Q: My credit score is 743. Every time I apply for a credit card I'm denied. I'm told I have too many balances on cards. I have two credit cards only totaling less than $2,000. I'm not sure what the problem is. I own a home, I make $85,000 on my own and I also have income coming in from my husband. What am I to do? Good credit, almost no credit cards, and I'm never late with anything. Any suggestions?
Welcome to the credit card marketplace's new normal.
Before 2008, a credit score of 720 or higher would have guaranteed you access to most of the best credit cards on the market. Today, you'll need more than 800 points on most credit-scoring systems to get your pick of the best deals. That doesn't mean you're stuck with what's already in your wallet, though. Follow these five steps to overhaul your credit card lineup:
- Develop a strategy for using credit cards. If you're saying "yes" to every instant-approval credit card offer you see, banks will keep saying "no." Figure out what kind of card you're looking for, and who you want to do business with. Your wish list will change based on those goals: an airline credit card may offer better value if you plan to travel, while a cash-back card can save you money when your purchasing patterns vary. You can achieve your goals with just one or two cards, when they're the right ones.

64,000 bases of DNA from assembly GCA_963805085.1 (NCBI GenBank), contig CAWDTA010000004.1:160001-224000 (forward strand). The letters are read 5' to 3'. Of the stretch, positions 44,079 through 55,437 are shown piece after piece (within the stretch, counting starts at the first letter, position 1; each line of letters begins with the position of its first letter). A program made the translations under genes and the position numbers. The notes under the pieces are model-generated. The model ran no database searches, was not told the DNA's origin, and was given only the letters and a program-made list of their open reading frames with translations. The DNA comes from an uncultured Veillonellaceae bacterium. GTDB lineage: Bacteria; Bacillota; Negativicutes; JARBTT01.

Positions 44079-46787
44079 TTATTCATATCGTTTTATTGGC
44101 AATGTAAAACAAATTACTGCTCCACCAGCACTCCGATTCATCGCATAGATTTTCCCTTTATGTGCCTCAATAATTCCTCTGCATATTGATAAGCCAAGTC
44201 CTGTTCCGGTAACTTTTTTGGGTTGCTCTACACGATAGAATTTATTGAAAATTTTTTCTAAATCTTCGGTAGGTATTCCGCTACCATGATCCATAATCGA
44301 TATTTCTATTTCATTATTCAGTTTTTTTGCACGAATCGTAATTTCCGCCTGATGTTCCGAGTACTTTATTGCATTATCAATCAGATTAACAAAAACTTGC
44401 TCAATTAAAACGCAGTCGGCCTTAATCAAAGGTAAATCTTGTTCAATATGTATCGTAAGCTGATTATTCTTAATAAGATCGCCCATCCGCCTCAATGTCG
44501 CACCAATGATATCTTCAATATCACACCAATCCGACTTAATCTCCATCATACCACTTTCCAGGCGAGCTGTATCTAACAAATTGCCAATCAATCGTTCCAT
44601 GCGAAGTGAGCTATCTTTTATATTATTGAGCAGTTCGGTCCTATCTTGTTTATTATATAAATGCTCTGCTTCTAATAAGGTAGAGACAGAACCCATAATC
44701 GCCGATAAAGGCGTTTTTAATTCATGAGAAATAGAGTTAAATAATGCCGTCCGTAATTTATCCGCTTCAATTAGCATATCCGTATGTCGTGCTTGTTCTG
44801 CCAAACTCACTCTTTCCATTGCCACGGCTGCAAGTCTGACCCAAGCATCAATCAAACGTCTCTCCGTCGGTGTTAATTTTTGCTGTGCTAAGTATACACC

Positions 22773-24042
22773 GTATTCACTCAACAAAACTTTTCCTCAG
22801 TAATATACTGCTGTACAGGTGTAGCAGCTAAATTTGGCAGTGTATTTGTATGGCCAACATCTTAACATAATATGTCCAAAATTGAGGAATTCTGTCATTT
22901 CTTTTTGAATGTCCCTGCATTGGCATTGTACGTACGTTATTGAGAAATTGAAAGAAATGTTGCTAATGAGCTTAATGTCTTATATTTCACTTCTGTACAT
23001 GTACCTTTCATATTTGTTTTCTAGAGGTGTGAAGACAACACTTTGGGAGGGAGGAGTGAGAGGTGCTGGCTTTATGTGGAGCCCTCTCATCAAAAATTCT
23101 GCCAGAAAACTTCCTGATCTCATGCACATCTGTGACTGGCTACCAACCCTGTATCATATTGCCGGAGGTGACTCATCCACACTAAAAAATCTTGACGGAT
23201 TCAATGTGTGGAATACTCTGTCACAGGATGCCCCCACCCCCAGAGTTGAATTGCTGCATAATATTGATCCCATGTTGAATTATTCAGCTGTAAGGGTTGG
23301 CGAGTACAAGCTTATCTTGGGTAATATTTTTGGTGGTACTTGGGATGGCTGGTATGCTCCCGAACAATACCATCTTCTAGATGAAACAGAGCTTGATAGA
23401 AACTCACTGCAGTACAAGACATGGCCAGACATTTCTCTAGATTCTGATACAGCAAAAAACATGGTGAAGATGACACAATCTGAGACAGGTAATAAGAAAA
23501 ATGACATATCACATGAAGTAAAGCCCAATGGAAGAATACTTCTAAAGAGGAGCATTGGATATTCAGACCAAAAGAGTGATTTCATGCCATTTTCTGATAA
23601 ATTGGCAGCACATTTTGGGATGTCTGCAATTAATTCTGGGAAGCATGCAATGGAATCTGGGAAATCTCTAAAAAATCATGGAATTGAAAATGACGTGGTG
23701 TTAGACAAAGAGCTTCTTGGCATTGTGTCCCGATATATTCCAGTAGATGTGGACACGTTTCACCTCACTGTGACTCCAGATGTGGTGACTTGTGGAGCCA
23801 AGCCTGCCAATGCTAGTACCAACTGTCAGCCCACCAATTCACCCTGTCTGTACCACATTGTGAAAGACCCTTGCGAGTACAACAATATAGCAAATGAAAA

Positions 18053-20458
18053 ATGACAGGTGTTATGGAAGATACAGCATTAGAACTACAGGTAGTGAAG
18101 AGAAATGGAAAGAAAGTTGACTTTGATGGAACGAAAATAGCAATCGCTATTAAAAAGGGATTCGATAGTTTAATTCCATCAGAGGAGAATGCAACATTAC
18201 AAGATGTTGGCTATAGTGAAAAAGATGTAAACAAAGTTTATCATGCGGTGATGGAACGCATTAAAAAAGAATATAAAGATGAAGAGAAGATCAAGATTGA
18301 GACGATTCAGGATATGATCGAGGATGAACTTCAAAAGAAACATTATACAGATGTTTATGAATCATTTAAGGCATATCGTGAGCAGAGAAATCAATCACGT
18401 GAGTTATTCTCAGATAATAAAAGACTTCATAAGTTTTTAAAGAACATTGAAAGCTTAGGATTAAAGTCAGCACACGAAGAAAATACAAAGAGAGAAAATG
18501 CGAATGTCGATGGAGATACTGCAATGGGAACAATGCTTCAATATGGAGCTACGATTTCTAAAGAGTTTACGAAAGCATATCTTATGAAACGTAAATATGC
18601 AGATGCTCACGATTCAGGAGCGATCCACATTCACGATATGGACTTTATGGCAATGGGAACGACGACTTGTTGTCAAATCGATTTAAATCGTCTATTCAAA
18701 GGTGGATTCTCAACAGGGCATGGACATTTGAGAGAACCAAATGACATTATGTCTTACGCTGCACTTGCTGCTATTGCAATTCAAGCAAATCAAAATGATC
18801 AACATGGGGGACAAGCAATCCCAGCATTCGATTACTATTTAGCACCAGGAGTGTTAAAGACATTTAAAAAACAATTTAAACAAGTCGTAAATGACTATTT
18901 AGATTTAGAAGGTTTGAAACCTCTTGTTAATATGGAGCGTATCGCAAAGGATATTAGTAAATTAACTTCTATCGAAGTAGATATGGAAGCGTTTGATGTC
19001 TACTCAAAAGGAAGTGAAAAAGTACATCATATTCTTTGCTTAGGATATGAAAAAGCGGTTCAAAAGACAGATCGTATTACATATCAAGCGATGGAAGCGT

- Watch your credit utilization. Banks scrutinize the gap between your credit card balance and your total available credit. If you're using more than 30 percent of the credit limit on any one of your existing cards, you're out of the running for most new accounts. Pay down that debt or redistribute it using balance transfer offers.
- Get selective about your banking relationships. Your credit score could be stuck in the 740s because you're applying for so many new credit cards. Put your applications on ice for the next three months and watch for a positive change in your credit score. Focus on just the handful of banks with whom you really want to do business.
- Check your credit history for potential negative information. If you haven't reviewed your credit report recently, you might have missed some mistakes that could drag down your credit score. Dispute records that aren't yours, so you can bring that score back up.
- Get more lines of credit in your own name. As half of a married couple, your credit report could be telling just part of your story. Make sure your on-time mortgage and auto loan payments get reflected on your credit report, not just on your spouse's. Ensure that any of your spouse's late payments are bad habits aren't leaking into your credit reports as "authorized user" items. Open a secured credit card with a bank or credit union so you can show an additional, positive trade line.
As your credit score rises, try to secure a credit card that saves you money on your everyday transactions, while lining up enough reserve credit to help you with an emergency or unexpected purchase. Then, pace yourself. Revisit this list every few months as your credit profile improves.